Amazon (NASDAQ:AMZN) shares haven't been below $300 since October of last year, but on Monday, shares fell below the critical point as investors all of a sudden cared about costs. Yet, while analysts continue to poke holes in the company's quarterly report, one segment in particular, and its dominance over peers (NYSE:CRM), Google (NASDAQ:GOOG), and Microsoft (NASDAQ:MSFT) might make it a buying opportunity.

The battle for cloud
Never mind Amazon's growing e-commerce business -- 94% of its business -- or its 23% overall revenue growth. Instead, let's focus on the other 6% of Amazon, a segment called Amazon Web Services, or AWS, a fast-growing business valued at $50 billion, or 37% of Amazon as a whole.

AWS is an undisputed leader in cloud infrastructure, or laaS, and a growing threat in app platforms, or PaaS. According to Synergy Research, AWS grew 55% in the second half of 2013, while the $2.5 billion overall laaS/PaaS market grew 46%. Below you can see Amazon's dominance in market share as of the third quarter of last year. Keep in mind, Amazon's growth exceeded the overall market's performance in the fourth quarter as well.


laaS market share

laaS Q3 revenue

PaaS market share

PaaS Q3 revenue



$560 million


$153 million


$48 million


$162 million



$48 million


$123 million



$48 million


$117 million

What makes Amazon's position remarkable is the desperation that its peers have shown to gain market share in recent months -- except, that is.

Apparently, is comfortable with its 18% share in the PaaS market, and hasn't shown a strong sense of urgency to cut prices significantly. Instead, it has launched Salesforce1, which places a strong emphasis on mobile optimization to remain competitive and maintain market share in PaaS.

In many ways, it highlights the company's strategy: Offer more products regularly to gain market share. The problem for is that it's the only company that relies solely on its cloud business to stay in business, as each of the other noted competitors have other core segments.

Microsoft's new CEO has talked regularly about the company's new identity and becoming cloud-oriented. Currently, Microsoft's share of laaS is similar to and Google, while its Azure is competitive in PaaS. It's worth noting that Microsoft has also grown Azure by adding new features, and it recently said that 57% of Fortune 500 companies use the platform.

For Google, it is trying the approach of cutting prices to gain market share. It recently announced 30% and 68%-85% price cuts in laaS and PaaS, respectively.

AWS reigns superior
Only is highly reliant on this space to support top and bottom lines, and the company's valuation. In retrospect, laaS and PaaS are pennies relative to the size of the overall businesses at Amazon, Microsoft, and Google. However, each company has made strides to become competitive in both pricing and service, with actions that paint the cloud as an important segment to each company's future.

With that said, Google,, Microsoft, and Amazon have all made large investments in the cloud because of both its growth and its overall potential to become a substantial segment to each company's top and bottom line. laaS/Paas could become a significant piece of each company's fundamentals in the next five years. For this reason, investors should really like Amazon following such significant stock losses.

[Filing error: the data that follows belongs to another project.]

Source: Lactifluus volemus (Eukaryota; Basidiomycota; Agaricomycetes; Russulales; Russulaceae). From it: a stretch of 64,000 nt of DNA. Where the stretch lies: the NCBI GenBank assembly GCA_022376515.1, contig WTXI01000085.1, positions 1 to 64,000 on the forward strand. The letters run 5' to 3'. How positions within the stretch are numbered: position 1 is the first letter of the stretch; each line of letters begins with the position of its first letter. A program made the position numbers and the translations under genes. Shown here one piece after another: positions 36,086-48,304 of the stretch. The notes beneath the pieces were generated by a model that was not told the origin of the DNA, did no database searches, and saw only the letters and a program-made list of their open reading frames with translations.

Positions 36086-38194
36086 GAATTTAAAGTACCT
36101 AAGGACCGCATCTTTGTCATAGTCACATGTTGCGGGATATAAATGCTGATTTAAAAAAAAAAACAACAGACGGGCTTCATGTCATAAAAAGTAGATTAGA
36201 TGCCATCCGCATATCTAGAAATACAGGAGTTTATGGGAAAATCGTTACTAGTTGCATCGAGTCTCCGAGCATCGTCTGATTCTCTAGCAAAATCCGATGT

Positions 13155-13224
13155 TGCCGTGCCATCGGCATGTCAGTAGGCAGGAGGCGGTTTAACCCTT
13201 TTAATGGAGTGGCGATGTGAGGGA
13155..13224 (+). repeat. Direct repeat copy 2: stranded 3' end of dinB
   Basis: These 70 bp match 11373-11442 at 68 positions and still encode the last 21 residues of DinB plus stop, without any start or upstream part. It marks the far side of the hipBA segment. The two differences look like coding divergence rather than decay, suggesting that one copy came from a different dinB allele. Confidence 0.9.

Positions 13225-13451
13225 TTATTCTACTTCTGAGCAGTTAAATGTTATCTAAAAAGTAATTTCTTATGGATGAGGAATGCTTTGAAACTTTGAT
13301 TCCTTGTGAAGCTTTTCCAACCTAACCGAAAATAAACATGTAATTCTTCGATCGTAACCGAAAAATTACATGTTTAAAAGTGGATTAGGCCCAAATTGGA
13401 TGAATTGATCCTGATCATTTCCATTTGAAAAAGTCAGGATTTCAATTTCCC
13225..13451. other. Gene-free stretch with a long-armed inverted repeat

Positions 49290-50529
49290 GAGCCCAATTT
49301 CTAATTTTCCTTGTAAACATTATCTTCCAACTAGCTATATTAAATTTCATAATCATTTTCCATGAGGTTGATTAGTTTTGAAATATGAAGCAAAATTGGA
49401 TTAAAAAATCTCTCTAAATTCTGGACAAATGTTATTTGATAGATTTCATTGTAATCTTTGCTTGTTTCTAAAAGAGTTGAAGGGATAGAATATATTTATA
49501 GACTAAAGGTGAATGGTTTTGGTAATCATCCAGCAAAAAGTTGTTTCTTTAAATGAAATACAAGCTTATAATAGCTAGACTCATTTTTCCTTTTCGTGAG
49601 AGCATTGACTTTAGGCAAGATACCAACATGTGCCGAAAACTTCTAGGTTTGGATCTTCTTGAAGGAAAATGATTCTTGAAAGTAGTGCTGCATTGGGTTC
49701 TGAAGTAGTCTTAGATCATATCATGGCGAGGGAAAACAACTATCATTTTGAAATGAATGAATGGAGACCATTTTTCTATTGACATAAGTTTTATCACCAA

Specifically, in light of product updates from all of its competitors and lower prices, AWS still managed to grow 60%, year over year, in the first quarter, which represented an acceleration from its 52% clip in the fourth quarter. Not to mention, AWS's growth was also largely responsible for a 230 basis-point increase to the gross margin in the quarter. Therefore, Amazon's ability to grow this segment rapidly means that it's quickly becoming fundamentally relevant to the company, which is a goal that all of its competitors hope to accomplish.

Final thoughts
Amazon has lost nearly one-third of its valuation, now having a market cap of $135 billion. In the fourth quarter, Evercore estimated AWS's value at $50 billion, but with accelerated growth amid increased competition, it's clear that the platform is as good as advertised.

Therefore, as AWS's growth continues to outpace its core e-commerce business, the segment will reflect as a larger piece of the company's market capitalization. Until then, Amazon trades with a valuation of just $85 billion minus AWS, or just more than one times sales.

For a company that's expected to grow 20% annually the next two years, one times sales isn't expensive, nor is it expensive for a company with a fast-growing multi-billion-dollar cloud business that's crushing the competition. Essentially, AWS lowers the risk associated with Amazon's e-commerce business, and it makes Amazon that much more attractive following large losses.

Brian Nichols has no position in any stocks mentioned. The Motley Fool recommends, Google (C shares), and The Motley Fool owns shares of, Google (C shares), and Microsoft. Try any of our Foolish newsletter services free for 30 days. We Fools may not all hold the same opinions, but we all believe that considering a diverse range of insights makes us better investors. The Motley Fool has a disclosure policy.